Effects of climate change on nitrogen dynamics in upland soils. 2. A soil warming study


P. Ineson, fax +44/ (0)15395 34705, e-mail p.ineson@ite.ac.uk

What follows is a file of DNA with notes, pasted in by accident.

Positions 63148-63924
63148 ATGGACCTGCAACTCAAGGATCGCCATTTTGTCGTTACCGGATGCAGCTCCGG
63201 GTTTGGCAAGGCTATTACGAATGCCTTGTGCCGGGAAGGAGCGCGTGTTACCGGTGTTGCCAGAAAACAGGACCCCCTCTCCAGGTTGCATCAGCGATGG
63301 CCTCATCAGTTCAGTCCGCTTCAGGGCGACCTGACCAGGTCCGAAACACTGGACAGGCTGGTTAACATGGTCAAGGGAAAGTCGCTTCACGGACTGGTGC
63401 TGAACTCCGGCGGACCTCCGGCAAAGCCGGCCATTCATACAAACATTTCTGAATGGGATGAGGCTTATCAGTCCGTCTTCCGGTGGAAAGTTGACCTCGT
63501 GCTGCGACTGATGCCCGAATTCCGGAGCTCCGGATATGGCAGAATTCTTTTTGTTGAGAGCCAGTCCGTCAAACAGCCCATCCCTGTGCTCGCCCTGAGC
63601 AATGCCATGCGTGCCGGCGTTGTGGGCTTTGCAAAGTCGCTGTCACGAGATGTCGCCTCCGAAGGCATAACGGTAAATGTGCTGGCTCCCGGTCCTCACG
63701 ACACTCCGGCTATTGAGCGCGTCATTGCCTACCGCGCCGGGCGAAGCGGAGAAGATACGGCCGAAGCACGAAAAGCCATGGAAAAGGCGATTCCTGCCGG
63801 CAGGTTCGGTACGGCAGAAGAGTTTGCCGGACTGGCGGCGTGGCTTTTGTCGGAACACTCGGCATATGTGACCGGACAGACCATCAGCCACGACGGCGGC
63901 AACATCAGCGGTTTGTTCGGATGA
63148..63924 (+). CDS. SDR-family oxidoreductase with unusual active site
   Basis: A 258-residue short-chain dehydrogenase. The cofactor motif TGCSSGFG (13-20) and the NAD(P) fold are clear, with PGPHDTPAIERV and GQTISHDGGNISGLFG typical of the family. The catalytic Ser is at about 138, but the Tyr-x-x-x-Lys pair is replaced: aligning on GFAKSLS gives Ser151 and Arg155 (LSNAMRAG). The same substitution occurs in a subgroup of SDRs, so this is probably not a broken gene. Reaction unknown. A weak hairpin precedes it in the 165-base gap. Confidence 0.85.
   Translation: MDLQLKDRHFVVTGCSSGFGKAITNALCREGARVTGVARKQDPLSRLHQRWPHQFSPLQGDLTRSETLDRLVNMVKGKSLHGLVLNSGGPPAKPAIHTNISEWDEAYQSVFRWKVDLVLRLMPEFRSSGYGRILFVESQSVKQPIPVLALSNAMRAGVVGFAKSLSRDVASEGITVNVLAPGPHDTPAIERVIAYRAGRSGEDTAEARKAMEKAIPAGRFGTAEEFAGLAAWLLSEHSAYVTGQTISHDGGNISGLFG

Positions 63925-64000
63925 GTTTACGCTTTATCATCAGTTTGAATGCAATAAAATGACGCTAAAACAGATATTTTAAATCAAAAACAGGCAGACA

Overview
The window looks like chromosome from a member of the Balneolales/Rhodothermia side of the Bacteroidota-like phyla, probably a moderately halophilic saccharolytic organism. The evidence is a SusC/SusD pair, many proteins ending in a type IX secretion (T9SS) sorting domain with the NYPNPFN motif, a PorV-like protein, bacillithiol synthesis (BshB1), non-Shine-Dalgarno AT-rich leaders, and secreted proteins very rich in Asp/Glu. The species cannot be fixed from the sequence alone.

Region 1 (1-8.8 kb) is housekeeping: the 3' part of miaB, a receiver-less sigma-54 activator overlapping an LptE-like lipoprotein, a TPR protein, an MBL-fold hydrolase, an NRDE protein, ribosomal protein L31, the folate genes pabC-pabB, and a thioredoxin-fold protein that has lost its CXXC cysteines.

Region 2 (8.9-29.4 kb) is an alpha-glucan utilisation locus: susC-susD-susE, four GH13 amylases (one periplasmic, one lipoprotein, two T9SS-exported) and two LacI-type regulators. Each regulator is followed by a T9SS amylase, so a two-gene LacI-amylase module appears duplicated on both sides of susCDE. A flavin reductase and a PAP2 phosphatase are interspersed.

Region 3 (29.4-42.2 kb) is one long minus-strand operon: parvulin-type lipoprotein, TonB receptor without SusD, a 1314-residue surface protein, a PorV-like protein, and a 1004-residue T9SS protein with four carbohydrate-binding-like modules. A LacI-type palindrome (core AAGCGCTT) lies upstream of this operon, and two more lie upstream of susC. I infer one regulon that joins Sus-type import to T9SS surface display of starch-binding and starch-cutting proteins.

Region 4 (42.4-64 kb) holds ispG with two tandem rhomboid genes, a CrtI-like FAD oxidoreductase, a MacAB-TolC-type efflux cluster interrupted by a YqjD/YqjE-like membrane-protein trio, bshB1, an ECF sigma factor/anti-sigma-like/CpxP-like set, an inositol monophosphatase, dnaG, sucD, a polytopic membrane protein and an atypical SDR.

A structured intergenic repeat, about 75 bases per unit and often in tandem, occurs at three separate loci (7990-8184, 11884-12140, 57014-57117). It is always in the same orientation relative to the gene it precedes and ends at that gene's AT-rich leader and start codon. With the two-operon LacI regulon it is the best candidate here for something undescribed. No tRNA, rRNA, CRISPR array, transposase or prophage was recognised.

A new warming technique has been developed in a field experimental study of the potential effects of climatic change on N leaching from hill land plant/soil systems. Thermocouple compensating cable has been utilized to provide a small cross-section, flexible, low voltage heating cable, mounted on a framework of stainless steel mesh, to provide uniform heating at the vegetation/soil interface of zero-tension lysimeters and surrounding turf. We describe a specially designed heat controller capable of maintaining a temperature differential of 3 °C above ambient at a soil depth of 0.8 cm. The equipment raises temperatures down the soil profile and within the grass sward, whilst tracking normal diurnal temperature variation. Results presented here illustrate the efficacy of the warming technique, together with the consequences for the release of nitrate from lysimeters. The responses of soil solution concentrations of nitrate varied markedly between soil types, but showed a significant decrease in the brown earth during the first 5 months of additional heating. This suggests that increased nutrient release is masked by plant uptake in this soil, but the responses in the other two soils were less marked.